Water Justice News

Updates from around the world about the global water crisis, and the struggle for water justice.


July 9, 2018 – 4:11pmMeera Karunananthan of the Blue Planet Project took part in this March 2014 rally in San Salvador in support of the General Water Law now being undermined by ARENA.
Popular mobilizations are taking place in El Salvador as ARENA cr…


March 22, 2018 – 2:54pmOrganizers in Barcelona successfully gathered over 15,000 signatures required to hold a referendum on the remunicipalisation of that city’s water supply in June. Today they released a video showing messages of support from around…


March 22, 2018 – 2:20pmBrasilia –  The Fórum Alternativo Mundial da Água (FAMA) or Alternative World Water Forum concluded with a march today that saw 5-7,000 people from around Brasil and around the World take to the streets of Brasilia demanding an e…


December 21, 2017 – 5:34pm

A new report by the Water Citizens’ Network in Ghana traces the history of resistance to pre-paid water metres and the successful campaign to stop the Ghanaian government’s most recent attempts to implement metering schemes. The report argues that the government’s latest initiative – a direct result of pressures from the World Bank and International Monetary Fund to implement full-cost recovery in public services as part of a 2013 bailout package – flies in the face of evidence gathered during previous attempts to establish water meters in Ghana.

According to author Leonard Shang-Quartey, when water metering was first introduced through a pilot project in 2004, people were told prepaid metering would lead to better and more efficient services. However, the pilot program was so plagued with problems that the Ghana Water Company Limited (GWCL), the government agency that had enthusiastically signed on to the deal, ended up seeking legal sanctions against the metering company, Aquamet. Five months into the pilot project, residents who had initially signed up when the company offered deceptively low rates to attract customers, found themselves without water when rates rose drastically to ensure profits for the private collection agency. Additionally, technical glitches left paying customers without reliable access and the illusion of efficiency was soon replaced by the reality of an administrative nightmare that eventually drove the GWCL to seek a court injunction against Aquamet to prevent further metering. During this period, Aquamet made profits while its public sector partner, the GWCL lost revenues.

According to Koni Benson, the Blue Planet Project’s Cape Town-based organizer who supported the Water Citizen’s Network’s effort to document the Ghanaian experience with metering, the report will be useful in supporting other campaigns against metering on the continent.The Blue Planet Project currently supports a campaign against water metering in Cape Town and regularly facilitates exchanges between water justice activists throughout Africa and around the world.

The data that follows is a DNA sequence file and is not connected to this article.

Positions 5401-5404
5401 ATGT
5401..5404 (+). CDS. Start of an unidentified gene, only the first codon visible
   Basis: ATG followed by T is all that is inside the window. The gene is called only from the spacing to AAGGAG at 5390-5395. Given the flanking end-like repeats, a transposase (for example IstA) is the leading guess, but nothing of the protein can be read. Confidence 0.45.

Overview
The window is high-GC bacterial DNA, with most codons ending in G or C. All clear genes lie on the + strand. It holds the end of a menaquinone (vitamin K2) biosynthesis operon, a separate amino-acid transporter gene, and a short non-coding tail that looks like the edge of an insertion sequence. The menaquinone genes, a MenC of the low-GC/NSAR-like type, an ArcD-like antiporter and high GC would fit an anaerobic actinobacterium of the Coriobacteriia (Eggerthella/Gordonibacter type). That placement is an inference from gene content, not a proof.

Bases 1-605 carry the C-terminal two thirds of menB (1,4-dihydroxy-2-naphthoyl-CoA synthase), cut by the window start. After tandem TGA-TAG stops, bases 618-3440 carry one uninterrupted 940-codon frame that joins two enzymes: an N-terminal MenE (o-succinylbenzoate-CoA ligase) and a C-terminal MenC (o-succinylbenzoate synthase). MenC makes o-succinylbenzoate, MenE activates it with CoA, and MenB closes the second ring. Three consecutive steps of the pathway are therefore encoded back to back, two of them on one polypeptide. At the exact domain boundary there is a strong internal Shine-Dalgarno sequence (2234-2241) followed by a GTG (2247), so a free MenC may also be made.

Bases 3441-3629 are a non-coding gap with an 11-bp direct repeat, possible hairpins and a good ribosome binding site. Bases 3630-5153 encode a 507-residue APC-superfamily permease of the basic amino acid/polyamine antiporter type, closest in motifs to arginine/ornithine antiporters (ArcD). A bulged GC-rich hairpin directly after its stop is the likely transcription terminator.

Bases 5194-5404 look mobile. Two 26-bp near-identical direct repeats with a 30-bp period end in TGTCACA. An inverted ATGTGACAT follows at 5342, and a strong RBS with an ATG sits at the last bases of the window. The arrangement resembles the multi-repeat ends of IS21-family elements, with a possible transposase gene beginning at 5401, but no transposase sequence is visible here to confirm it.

Read The Fall of Prepaid Water Meters in Ghana (PDF 1.2mb)

November 23, 2017
Joint Media Release

Water is more precious than gold Ottawa/Toronto – Three Canadian organizations, MiningWatch Canada, Council of Canadians, and Common Frontiers have written to Canada’s Justice Minister Jody Wilson-Raybould and Foreign Affairs Minister Chrystia Freeland, calling on the Canadian government to respond to any forthcoming requests from Costa Rica’s new Attorney General, Emilia Navas, in a complete and timely manner.

The Canadian government is believed to have information relevant to a recently re-opened investigation concerning possible malfeasance on the part of ex-President of Costa Rica, Oscar Arias Sanchez, with regard to an alleged transfer of $200,000 from Infinito Gold’s largest shareholder to the Arias Foundation in 2008. The transfer of funds took place just prior to then-President Arias issuing an Executive Decree to allow the Canadian mining company to proceed with an open-pit gold mine, despite Costa Rica’s prohibition against open-pit gold mining.

Through Freedom of Information requests, the three Canadian organizations that wrote to the Minsters this week ascertained that Canada has previously been asked for information on this possible transfer of funds in 2013 and that the RCMP had contacted Interpol about this case. But whatever information that the Department of Justice may have was never turned over to the Costa Rican authorities. Citing Canada’s lack of collaboration, then Costa Rican Attorney General was successful in having  the case against Arias closed in 2015 for lack of evidence. However, while Arias avoided trial at the time, his Minister of the Environment, who co-signed the Executive Decree in support of Infinito’s project, was found guilty of malfeasance and was sentenced to three years in prison.

In order for the new Costa Rican Attorney General to proceed with this investigation and adequately judge the merits of this case, Canadian organizations urge the Canadian government to fully cooperate with the Costa Rican authorities this time.


For information:

Jen Moore, MiningWatch Canada, 1(613) 563-3439, jen@miningwatch.ca
Brent Patterson, Council of Canadians, 1(613) 233-2773, bpatterson@canadians.org
Raul Burbano, Common Frontiers, 1(416) 522-8615, burbano@rogers.com

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